Naturally occurring ozone in the upper layer of the atmosphere forms a protective shield around the earth, filtering out harmful solar radiation. But the ozone that’s found at ground level is only partly natural, and its effects are thought to be negative. It can cause respiratory problems in people, reduce crop productivity and even damage some building materials. And it’s a major component of smog, the chemical soup that forms a brownish-yellow haze over many urban areas.
Ground-level ozone is produced by a series of reactions involving other chemicals, mostly volatile organic compounds and nitrogen oxides (NOx). Especially high levels of ozone develop in the summer, when the sunlight is intense and the air is hot and stagnant.
Most volatile organic compounds in the Tennessee Valley’s air come from natural sources, and the remaining ones are generated by motor vehicles and some industries (though not power plants).
In the TVA region, transportation sources such as on-road and off-road vehicles, boats and airplanes account for about two-thirds of total NOx emissions. All point sources in the region such as power plants, refineries and mills account for about one-fourth of total NOx emissions, but TVA point sources only account for about one-tenth of the total NOx emissions in the region. The remaining amount comes from area sources such as decaying vegetation, industrial processes and nitrogen fertilizers.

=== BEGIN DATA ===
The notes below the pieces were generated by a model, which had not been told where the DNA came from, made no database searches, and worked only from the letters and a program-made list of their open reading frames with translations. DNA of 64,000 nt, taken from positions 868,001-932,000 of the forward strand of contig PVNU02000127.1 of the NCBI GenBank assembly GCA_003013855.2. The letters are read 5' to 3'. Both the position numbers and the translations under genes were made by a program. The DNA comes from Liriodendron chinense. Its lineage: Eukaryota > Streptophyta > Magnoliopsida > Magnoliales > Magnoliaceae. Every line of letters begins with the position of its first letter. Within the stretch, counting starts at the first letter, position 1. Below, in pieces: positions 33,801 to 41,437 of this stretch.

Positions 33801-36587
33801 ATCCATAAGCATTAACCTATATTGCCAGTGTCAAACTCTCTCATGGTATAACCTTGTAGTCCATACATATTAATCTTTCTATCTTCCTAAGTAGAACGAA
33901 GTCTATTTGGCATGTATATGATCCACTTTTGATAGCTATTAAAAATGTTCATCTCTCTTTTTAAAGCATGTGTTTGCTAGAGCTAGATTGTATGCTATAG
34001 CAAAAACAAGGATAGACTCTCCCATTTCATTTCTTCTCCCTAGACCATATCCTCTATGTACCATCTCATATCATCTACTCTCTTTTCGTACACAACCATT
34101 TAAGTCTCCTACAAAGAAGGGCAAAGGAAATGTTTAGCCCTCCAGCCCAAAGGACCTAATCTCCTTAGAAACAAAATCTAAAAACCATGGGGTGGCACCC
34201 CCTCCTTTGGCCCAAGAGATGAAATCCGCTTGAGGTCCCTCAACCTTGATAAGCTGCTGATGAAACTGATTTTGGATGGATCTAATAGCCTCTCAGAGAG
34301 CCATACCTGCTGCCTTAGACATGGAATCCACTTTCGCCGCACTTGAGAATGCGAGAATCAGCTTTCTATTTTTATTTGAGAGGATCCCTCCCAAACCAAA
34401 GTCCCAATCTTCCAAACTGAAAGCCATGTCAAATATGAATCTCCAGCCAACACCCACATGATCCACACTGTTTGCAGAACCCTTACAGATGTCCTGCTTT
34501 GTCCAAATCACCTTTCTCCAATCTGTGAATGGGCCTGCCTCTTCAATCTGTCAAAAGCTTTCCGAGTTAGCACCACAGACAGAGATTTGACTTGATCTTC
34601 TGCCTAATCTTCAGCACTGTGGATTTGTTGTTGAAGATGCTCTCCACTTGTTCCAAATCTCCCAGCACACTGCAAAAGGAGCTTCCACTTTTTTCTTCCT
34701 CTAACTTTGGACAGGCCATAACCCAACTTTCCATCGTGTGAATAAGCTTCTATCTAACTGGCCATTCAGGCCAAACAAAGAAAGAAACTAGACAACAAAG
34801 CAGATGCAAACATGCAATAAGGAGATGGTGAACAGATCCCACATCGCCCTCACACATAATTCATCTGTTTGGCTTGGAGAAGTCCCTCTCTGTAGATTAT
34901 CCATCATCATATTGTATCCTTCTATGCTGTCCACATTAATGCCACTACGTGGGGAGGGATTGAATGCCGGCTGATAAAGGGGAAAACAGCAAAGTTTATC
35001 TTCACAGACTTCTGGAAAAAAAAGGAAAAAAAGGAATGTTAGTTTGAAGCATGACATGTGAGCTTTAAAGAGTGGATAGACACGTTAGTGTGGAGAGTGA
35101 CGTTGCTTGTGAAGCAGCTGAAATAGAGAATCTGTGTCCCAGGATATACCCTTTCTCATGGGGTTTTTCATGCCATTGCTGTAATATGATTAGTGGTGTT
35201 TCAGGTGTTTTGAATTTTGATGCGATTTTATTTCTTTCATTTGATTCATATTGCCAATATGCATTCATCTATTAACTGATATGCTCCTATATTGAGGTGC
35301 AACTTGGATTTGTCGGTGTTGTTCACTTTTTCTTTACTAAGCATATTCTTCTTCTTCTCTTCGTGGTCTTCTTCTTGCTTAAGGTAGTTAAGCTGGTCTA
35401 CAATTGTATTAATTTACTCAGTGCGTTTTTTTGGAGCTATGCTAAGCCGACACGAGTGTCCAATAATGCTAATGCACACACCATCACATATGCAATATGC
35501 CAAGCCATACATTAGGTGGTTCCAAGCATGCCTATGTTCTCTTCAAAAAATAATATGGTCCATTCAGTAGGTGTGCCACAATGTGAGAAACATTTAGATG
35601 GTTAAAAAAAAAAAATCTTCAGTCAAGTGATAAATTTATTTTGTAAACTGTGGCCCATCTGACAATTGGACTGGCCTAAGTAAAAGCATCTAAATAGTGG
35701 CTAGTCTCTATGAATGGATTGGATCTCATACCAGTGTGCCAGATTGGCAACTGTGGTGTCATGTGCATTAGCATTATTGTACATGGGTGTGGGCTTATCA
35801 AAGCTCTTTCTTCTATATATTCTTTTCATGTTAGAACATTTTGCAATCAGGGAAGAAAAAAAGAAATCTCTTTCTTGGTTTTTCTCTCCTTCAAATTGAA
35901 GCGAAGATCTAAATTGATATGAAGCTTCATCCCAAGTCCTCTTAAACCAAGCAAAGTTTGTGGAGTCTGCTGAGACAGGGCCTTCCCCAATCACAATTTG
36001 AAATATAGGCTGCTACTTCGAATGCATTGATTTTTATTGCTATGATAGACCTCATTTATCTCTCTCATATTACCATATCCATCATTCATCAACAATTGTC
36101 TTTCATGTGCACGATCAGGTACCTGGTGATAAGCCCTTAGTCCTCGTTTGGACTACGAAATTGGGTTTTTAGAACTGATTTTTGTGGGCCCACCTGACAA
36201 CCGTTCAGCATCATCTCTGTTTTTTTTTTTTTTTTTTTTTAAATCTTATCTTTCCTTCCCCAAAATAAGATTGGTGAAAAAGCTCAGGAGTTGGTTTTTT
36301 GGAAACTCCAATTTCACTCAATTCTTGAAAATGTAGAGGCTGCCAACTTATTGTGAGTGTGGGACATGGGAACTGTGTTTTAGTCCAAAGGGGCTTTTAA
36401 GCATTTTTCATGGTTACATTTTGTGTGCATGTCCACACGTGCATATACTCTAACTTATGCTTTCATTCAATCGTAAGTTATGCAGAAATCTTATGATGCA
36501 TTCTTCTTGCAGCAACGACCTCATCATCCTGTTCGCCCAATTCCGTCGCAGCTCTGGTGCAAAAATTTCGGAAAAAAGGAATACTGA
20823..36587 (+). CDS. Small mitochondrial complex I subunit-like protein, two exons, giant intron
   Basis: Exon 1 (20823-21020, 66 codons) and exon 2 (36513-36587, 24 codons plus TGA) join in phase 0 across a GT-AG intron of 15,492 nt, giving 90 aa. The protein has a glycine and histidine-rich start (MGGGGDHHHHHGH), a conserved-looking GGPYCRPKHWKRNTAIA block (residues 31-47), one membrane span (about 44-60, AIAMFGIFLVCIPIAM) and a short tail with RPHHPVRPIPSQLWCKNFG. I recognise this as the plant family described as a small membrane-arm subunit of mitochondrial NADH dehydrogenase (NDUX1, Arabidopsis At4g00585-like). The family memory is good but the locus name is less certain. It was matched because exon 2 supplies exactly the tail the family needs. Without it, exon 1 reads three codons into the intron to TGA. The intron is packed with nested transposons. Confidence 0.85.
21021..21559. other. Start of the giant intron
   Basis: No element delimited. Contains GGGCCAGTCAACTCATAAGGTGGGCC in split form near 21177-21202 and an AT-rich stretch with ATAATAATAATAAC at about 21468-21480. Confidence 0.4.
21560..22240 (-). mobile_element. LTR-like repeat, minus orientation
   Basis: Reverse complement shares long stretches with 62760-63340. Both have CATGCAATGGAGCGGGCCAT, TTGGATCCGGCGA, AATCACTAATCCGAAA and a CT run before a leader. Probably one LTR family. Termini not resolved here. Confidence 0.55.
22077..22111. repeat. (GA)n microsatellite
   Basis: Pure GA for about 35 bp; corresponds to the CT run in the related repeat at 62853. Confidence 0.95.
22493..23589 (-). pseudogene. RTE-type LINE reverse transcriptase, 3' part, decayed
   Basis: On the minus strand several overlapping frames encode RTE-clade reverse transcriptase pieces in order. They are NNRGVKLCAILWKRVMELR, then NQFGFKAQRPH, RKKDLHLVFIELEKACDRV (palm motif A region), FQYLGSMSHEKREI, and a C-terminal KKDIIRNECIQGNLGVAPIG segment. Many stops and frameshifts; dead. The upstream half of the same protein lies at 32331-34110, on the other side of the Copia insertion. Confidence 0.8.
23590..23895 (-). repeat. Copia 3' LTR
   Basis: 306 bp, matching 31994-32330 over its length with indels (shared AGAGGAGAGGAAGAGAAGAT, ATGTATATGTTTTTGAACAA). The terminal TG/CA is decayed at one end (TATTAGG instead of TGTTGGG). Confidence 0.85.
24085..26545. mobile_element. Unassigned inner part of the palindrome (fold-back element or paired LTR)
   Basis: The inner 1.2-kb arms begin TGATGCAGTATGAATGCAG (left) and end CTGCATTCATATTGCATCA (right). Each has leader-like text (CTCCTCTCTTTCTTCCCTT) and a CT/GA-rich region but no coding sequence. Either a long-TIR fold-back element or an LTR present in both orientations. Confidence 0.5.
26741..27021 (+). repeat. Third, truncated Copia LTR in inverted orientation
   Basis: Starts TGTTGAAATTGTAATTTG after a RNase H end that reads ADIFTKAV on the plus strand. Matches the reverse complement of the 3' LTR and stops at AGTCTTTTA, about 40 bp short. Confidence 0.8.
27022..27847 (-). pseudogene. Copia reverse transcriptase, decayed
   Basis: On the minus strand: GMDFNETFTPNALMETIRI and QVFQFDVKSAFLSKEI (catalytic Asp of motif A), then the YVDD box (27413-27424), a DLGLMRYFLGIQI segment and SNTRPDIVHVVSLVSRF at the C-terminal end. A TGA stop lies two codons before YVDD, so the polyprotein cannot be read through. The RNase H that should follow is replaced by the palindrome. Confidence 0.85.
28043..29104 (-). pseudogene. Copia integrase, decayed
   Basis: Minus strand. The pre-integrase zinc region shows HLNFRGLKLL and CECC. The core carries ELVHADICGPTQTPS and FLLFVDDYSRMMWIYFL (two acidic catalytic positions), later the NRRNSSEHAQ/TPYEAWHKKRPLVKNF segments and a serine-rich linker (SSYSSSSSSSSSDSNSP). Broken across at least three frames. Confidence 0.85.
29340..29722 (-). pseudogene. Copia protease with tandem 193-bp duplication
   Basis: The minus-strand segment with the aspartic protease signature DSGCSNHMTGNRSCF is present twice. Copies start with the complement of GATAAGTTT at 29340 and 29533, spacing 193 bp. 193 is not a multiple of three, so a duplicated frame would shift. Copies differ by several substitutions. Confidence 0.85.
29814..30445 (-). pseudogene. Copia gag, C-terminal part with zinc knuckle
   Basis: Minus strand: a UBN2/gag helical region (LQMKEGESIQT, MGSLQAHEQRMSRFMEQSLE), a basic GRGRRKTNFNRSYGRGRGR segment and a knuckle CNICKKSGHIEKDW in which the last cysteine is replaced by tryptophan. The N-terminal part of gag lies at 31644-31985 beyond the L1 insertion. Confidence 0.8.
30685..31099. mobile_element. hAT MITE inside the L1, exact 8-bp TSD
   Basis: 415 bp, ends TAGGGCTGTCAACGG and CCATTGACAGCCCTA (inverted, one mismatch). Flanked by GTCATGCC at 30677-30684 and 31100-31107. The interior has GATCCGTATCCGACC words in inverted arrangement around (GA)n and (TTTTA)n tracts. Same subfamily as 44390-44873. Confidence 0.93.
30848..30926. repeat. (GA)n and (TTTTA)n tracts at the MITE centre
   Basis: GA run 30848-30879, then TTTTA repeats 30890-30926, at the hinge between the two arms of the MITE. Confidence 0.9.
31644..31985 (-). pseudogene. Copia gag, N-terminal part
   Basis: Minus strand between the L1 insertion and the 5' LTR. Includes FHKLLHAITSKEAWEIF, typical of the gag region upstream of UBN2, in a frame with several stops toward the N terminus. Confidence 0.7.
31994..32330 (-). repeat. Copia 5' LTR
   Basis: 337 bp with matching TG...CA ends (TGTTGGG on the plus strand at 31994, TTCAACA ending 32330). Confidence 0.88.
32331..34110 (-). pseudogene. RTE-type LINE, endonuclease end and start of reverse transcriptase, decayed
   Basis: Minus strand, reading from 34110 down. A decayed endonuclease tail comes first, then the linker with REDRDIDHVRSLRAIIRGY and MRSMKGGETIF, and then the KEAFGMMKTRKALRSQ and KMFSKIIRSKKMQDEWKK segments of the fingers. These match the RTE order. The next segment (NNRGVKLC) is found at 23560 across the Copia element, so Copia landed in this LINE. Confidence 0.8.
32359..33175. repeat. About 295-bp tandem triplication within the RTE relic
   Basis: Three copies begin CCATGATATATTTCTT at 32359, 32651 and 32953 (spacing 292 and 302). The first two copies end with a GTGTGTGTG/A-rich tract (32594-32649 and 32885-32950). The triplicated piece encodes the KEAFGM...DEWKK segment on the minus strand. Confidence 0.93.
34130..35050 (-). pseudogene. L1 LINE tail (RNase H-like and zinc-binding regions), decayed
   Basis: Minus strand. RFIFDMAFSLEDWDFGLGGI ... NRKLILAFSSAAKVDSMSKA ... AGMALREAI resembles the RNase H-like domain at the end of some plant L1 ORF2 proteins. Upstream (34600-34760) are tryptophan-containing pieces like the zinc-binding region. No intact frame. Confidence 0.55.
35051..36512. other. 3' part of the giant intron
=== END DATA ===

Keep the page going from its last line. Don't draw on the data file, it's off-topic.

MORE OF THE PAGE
What TVA is doing about it
TVA is reducing NOx emissions by installing pollution-control equipment on units where the greatest environmental and public-health benefits can be realized. Its first selective catalytic reduction (SCR) system, for example, began operation at Kentucky’s Paradise Fossil Plant in 2000. The system was the first of 21 SCRs installed in TVA’s coal plants. Also, TVA has installed SCRs on its five natural gas-fired combined cycle plants.
The SCR technology controls NOx emissions by transforming them into harmless nitrogen and water vapor. The 35 systems, along with existing boiler-optimization controls, the operation of four SNCR systems and the operation of low-NOx burners, reduce TVA's NOx emissions by 70 to 75 percent. TVA has reduced its overall NOx emissions by 90 percent since 1995. Reductions of this magnitude help reduce ozone levels.